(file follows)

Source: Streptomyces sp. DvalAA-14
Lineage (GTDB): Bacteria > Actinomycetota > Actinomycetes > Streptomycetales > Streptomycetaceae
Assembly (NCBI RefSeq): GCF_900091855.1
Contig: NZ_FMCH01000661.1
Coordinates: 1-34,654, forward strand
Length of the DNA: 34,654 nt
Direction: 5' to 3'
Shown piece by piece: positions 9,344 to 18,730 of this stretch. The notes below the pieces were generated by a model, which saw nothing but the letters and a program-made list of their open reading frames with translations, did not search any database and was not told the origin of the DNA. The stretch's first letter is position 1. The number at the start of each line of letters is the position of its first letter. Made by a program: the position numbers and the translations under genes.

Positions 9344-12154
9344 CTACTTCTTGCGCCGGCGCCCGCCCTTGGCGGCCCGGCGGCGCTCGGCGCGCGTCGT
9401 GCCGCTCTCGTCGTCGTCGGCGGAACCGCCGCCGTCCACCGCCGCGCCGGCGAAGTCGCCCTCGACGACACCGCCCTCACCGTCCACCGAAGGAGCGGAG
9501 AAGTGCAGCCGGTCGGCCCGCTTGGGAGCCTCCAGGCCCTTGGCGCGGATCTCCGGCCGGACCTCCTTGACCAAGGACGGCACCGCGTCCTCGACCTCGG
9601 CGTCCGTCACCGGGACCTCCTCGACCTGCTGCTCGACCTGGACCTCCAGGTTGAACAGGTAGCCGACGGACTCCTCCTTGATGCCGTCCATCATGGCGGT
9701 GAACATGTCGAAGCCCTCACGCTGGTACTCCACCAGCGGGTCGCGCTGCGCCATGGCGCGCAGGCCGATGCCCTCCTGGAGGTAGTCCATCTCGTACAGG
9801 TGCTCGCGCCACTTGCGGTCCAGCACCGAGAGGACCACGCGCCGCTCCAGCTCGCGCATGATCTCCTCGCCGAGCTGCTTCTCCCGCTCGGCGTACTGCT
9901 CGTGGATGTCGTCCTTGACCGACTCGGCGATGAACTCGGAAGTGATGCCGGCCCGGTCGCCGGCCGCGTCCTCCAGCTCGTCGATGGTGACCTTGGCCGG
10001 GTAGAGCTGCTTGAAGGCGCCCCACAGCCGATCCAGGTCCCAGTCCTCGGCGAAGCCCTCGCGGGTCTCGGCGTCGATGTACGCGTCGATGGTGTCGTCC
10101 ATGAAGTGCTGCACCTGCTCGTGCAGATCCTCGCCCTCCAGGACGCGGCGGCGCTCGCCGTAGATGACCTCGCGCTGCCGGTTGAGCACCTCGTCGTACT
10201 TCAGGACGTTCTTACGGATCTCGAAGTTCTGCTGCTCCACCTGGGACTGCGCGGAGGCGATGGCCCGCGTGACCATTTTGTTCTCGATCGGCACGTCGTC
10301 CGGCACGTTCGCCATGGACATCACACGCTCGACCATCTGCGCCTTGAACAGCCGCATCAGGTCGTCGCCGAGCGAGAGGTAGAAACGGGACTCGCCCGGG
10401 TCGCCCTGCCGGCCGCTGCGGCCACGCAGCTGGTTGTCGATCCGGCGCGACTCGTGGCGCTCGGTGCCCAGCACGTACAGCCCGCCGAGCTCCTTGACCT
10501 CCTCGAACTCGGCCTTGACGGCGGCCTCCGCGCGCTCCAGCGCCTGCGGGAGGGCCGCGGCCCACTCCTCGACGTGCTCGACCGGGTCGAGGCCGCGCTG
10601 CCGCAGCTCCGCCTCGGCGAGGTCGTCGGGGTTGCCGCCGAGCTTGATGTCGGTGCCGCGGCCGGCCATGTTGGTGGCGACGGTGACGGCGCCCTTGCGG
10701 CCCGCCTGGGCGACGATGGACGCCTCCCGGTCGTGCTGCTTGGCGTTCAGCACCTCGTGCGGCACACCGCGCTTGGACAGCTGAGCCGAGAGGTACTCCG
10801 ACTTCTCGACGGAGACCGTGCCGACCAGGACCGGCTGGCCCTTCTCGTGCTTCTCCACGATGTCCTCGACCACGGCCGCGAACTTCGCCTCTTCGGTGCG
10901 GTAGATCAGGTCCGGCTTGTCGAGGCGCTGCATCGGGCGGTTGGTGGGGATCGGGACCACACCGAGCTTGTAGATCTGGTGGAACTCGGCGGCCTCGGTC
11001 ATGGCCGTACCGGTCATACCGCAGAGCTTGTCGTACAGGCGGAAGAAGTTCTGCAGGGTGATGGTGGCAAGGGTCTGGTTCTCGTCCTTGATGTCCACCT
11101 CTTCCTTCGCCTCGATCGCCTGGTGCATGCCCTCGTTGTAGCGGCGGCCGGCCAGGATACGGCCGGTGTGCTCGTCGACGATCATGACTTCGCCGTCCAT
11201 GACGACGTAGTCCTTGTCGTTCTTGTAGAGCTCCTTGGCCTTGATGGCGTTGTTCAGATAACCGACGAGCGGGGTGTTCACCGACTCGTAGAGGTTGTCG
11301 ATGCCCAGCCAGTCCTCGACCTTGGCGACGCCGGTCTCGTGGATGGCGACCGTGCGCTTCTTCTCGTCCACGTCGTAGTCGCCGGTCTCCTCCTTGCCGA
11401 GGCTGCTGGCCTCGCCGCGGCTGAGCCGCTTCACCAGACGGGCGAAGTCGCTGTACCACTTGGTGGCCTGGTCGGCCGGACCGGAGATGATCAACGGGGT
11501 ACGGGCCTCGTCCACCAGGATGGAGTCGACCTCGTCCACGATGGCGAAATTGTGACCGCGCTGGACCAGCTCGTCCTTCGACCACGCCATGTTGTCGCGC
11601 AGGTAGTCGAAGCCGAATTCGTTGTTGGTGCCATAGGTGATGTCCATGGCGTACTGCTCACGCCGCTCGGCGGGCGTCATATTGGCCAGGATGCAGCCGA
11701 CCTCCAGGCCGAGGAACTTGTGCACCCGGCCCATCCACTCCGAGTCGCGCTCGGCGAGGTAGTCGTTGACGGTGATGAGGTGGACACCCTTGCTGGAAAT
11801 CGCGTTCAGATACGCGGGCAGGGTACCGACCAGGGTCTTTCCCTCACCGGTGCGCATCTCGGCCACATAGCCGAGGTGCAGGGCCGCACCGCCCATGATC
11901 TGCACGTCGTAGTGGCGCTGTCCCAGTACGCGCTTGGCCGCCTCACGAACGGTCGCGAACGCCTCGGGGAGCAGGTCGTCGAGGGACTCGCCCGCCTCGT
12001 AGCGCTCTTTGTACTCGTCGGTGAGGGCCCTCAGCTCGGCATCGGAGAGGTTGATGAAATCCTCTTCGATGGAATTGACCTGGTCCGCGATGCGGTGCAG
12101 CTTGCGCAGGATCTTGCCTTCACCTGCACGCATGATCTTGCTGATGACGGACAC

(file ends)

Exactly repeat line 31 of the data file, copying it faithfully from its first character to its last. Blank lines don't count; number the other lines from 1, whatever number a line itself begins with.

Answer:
11401 GGCTGCTGGCCTCGCCGCGGCTGAGCCGCTTCACCAGACGGGCGAAGTCGCTGTACCACTTGGTGGCCTGGTCGGCCGGACCGGAGATGATCAACGGGGT